19 Mar 2020
Posted in Automotive
Automotive plant closures in North America due to coronavirus will likely last beyond March, says GlobalData
Following the news that Ford, General Motors and Fiat Chrysler (FCA) are shutting their North American manufacturing plants through March 30 in response to the deepening coronavirus (COVID-19) crisis;
David Leggett, Automotive Editor at GlobalData, a leading data and analytics company, offers his view:
“The news from the US is certainly not unexpected and follows temporary plant closures already announced for Europe. As is the case in Europe, the reasons behind the cessation of manufacturing operations are a sudden large drop to demand, supply chain disruption and a duty of care to the workforce in the face of an unprecedented public health crisis.
“In a co-ordinated move that also involved the United Auto Workers (UAW), ‘Detroit 3’ US auto producers have set the closure period to March 30 with the situation then reviewed on a regular basis after that.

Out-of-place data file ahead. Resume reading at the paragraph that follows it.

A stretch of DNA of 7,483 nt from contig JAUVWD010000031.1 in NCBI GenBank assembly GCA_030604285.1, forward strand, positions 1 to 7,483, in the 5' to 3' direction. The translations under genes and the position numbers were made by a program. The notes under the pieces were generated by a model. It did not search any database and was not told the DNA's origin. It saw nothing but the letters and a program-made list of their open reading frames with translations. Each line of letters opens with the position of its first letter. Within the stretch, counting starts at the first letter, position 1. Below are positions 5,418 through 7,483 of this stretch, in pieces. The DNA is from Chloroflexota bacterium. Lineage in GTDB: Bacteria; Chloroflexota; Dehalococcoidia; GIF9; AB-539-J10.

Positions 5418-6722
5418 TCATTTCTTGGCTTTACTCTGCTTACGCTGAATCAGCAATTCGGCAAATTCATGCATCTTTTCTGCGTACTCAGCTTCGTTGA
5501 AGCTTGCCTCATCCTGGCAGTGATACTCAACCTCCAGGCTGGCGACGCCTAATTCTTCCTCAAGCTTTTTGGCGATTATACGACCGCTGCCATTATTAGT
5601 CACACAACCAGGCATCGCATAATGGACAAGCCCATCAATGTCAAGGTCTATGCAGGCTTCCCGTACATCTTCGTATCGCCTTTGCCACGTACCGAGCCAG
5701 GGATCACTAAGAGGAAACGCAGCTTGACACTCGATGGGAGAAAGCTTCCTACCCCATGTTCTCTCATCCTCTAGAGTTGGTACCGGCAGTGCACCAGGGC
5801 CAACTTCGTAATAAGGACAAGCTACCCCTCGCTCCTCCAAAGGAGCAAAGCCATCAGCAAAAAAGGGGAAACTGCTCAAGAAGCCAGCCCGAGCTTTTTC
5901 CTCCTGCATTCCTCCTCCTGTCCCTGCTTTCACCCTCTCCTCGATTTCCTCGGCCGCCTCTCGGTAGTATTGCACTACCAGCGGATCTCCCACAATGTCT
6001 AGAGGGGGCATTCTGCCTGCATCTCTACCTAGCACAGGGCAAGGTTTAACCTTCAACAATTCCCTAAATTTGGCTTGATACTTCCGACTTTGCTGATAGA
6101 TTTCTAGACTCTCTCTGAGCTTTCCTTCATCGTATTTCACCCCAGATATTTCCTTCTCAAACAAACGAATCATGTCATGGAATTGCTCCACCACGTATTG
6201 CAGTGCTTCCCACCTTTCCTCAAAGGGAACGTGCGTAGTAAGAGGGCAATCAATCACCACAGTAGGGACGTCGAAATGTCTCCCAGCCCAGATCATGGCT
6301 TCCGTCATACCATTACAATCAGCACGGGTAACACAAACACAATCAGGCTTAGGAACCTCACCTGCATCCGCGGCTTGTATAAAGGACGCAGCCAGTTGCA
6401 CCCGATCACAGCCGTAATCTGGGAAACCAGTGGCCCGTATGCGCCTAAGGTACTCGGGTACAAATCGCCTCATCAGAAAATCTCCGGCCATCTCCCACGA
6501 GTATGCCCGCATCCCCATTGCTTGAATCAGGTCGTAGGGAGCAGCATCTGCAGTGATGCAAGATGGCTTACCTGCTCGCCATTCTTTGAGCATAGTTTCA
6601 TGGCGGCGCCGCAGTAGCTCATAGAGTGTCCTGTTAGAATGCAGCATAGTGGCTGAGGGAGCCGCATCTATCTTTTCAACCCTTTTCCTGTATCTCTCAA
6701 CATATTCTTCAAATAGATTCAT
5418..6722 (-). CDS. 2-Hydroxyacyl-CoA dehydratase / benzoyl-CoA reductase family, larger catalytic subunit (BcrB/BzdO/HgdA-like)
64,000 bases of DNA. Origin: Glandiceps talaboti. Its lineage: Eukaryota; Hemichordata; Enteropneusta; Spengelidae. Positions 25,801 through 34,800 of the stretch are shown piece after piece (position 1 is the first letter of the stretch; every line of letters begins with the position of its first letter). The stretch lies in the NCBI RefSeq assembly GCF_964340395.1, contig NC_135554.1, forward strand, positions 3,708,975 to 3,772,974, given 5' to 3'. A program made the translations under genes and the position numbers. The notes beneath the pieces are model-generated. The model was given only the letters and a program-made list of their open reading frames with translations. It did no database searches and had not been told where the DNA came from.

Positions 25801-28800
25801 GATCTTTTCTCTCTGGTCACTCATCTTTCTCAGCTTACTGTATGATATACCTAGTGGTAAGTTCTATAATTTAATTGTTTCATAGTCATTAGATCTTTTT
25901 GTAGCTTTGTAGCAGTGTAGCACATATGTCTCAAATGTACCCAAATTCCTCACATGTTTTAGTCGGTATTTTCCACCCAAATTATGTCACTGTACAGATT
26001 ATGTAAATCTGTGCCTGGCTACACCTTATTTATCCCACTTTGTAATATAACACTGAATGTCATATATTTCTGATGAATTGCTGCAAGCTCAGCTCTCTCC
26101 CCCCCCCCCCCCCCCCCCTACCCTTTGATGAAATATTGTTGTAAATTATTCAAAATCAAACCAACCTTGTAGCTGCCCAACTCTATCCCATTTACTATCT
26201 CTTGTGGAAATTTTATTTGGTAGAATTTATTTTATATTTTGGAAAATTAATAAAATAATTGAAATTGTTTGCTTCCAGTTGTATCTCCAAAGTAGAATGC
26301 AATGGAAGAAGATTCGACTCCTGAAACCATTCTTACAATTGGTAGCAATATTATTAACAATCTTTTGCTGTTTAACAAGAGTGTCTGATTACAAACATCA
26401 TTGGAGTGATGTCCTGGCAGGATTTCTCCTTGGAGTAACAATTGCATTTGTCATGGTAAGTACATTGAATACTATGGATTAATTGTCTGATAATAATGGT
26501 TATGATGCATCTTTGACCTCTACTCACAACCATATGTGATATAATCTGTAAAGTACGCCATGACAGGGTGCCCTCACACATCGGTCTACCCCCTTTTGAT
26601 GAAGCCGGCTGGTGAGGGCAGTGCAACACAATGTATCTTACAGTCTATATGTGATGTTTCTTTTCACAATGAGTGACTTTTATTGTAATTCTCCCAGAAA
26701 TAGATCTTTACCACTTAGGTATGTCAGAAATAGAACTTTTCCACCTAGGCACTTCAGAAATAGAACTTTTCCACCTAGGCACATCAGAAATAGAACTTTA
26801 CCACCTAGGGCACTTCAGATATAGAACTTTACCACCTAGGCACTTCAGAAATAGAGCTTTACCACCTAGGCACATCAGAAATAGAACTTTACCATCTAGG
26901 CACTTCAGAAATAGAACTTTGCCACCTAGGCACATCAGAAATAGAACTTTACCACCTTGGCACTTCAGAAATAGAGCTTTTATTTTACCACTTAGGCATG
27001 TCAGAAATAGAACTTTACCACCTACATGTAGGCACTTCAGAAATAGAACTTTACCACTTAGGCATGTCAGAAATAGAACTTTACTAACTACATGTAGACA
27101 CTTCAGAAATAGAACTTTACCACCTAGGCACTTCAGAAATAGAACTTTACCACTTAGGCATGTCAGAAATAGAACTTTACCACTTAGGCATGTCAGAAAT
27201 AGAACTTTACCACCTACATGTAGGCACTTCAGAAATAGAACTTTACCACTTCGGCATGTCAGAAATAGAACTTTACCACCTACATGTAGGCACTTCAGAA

“Given the forecast trajectory and spread of the coronavirus, it is highly unlikely that production will be able to resume soon after March 30 and that shutdowns will be extended into April at least.
“Of particular importance to a production restart is a stabilisation to market conditions and there is no sign of that yet.
“Demand for new cars is drying up in major markets as consumers face considerable uncertainty over the economic outlook and grapple with new priorities in their daily lives. The March sales numbers are going to make for grim reading in Europe and the US.
“While there is some inertia support for sales such as orders to fleets that were already baked in, private car sales will have fallen off a cliff. Dealerships are not exactly busy with footfall or leads.
“Much depends on how economies react to the crisis over the next few weeks and whether government actions and support in response to the crisis can restore already damaged consumer and business confidence.”